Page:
We’ve previously discussed some of the broad categories that risks fall into such as having a bad market, a bad team, or a bad business plan. Underlying all these risks is the ultimate risk of investing – that you will lose your money. One of the ways to mitigate this potential loss is looking for teams and deals that focus on capital preservation. As a passive investor, if you make capital preservation a key metric in your investment review process, you will mitigate many other risks upfront.
How To Mitigate The Risk Of Losing All Your Money
As mentioned previously, syndication provides you an opportunity to spread risk. When investing by yourself you may have to put all your money into one deal and would not have money left over to do more deals. When you invest in a syndication you may be able to put a fraction of that into a deal, still get the same amount of return you hope for and then invest in several other deals at the same time. Instead of having $100K in 1 deal you could make 5 investments of $20K that will each earn you the same return. If one investment does poorly it would be offset by other investments. Further if you invest via syndication and in a deal where capital preservation is a priority the chances of losing your money are lower. You may not get as good a return as you expected but a low return is a lot better than losing your money.
How To Mitigate The Risk Of a Bad Market
Why would anyone intentionally invest in a bad market? Maybe the market wasn’t bad when you started investing in the market. Perhaps there is data that shows the market will develop into a good market in the future. What ever the reason may be, people invest in bad markets both accidentally and intentionally. If someone is investing intentionally then there may be some insights that this person has which already will mitigate risks (such as insider knowledge of significant job announcements, coming attractions etc.); there is not much need to focus on this scenario.
In the case of the accidental investment in a bad market you will be on an uphill battle. Although a difficult situation, a bad market is not the end of the world. If the market is bad, then there may still be potential for investment success if there is an experienced team that has had success in the market. There may also be great submarkets that at the local level perform much better than the broader market. A team that has critical mass in these areas may be able to take advantage of their size to be more successful than stand-alone investors in the same market.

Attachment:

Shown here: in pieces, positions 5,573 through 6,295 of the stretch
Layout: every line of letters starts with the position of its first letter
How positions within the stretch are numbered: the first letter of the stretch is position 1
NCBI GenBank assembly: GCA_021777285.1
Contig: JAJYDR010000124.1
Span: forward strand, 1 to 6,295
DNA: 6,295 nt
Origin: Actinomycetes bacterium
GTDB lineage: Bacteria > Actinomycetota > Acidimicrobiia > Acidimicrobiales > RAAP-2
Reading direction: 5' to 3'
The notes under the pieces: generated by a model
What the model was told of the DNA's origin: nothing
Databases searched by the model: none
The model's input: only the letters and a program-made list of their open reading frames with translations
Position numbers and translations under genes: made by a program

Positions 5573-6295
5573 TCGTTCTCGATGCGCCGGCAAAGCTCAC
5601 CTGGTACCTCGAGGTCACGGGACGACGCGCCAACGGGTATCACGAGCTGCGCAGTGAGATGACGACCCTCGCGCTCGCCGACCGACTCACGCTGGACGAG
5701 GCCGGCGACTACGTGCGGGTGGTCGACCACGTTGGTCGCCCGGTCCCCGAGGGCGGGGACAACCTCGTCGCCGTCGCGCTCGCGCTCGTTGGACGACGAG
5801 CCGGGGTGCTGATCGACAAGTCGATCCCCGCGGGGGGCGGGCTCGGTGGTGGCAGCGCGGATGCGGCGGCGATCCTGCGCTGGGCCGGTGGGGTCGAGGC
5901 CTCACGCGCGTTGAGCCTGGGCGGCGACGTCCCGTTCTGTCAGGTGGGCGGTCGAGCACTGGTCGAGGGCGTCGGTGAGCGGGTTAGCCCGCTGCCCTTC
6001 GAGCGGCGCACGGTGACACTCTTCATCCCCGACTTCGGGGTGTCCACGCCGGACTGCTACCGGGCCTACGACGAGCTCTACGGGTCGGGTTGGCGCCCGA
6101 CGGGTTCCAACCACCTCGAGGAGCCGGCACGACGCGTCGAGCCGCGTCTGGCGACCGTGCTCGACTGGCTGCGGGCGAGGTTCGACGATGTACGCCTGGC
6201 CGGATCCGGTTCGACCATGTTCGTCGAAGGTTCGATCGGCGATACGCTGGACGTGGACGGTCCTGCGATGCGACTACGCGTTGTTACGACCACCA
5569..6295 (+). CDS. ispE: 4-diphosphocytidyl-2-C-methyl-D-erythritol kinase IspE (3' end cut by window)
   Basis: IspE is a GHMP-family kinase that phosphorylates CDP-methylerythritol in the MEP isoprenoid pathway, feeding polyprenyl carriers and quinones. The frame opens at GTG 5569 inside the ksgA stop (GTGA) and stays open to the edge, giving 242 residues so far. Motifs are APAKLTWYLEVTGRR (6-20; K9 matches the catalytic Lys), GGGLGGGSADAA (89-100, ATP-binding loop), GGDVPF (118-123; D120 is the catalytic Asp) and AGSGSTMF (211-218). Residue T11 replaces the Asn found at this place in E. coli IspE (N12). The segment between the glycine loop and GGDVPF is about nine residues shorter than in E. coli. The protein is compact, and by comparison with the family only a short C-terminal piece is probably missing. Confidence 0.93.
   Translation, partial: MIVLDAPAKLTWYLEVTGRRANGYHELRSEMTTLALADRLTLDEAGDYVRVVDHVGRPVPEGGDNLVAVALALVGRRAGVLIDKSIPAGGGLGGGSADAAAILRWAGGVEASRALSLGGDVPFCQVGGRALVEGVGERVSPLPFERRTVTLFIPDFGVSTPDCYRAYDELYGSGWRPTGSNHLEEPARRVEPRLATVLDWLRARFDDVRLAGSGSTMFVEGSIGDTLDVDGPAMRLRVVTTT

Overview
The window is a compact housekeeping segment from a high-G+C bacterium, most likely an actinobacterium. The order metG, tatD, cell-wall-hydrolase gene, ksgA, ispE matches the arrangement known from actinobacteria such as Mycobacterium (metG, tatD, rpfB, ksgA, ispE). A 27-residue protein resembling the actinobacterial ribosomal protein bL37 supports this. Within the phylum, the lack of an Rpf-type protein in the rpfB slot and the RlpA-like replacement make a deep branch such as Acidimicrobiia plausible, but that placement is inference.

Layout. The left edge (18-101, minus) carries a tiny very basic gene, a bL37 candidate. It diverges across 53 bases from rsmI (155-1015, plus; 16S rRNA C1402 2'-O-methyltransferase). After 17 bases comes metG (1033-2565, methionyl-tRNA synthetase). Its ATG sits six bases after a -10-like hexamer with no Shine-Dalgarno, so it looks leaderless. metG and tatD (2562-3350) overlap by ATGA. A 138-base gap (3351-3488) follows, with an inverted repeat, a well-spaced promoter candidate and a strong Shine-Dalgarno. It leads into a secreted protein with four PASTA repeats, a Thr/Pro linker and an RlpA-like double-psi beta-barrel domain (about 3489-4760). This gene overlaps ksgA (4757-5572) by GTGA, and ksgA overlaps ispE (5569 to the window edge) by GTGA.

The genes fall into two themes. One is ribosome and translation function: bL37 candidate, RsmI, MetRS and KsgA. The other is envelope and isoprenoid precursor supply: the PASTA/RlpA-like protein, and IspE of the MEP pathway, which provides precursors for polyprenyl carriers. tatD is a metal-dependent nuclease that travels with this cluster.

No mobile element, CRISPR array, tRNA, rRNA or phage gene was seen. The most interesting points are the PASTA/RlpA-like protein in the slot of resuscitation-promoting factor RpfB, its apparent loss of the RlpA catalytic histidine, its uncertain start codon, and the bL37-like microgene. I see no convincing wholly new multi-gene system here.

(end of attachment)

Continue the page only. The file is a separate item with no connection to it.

How To Mitigate The Risk Of An Inexperienced Team
The sponsor team drives a real estate syndication deal to success. They are like the pilots on the plane that is real estate syndication. An inexperienced team is more likely to make mistakes than an experienced team.
How does this get fixed? You can’t gain experience overnight right?
An inexperienced sponsor team can’t gain experience over night but if they are surrounded by experienced and wise counsel their odds of success are higher. Does the team have some members that are highly experienced to balance out the group? Do they have auxiliary members such as a construction manager and property manager that have significant experience? An inexperienced team that has a board of experienced advisors, talented auxiliary team members or a balance of experienced core team members is more likely to succeed. Further if you are investing in a extremely good deal or rising market this could compensate for mistakes made by an inexperienced team. As a passive investor make sure to vet the sponsor team prior to investing.
How To Mitigate The Risks Of a Bad Business Plan
Real estate syndications are like turning a ship around. Changes in direction are not instant but are seen over time. If a business plan is bad this could be a killer to having a profitable investment. By having a bad business plan, I do not mean that the investment falls short of expectations but rather that the business plan does not fit the market, deal, team experience etc. If a deal just falls short of expectations, then the impact would be mitigated somewhat by the emphasis on capital preservation upfront. If the business plan just doesn’t make sense all together this should be vetted out during your initial deal review. Once again capital preservation would help mitigate this risk as the deal would have multiple exit strategies in case the business plan fails.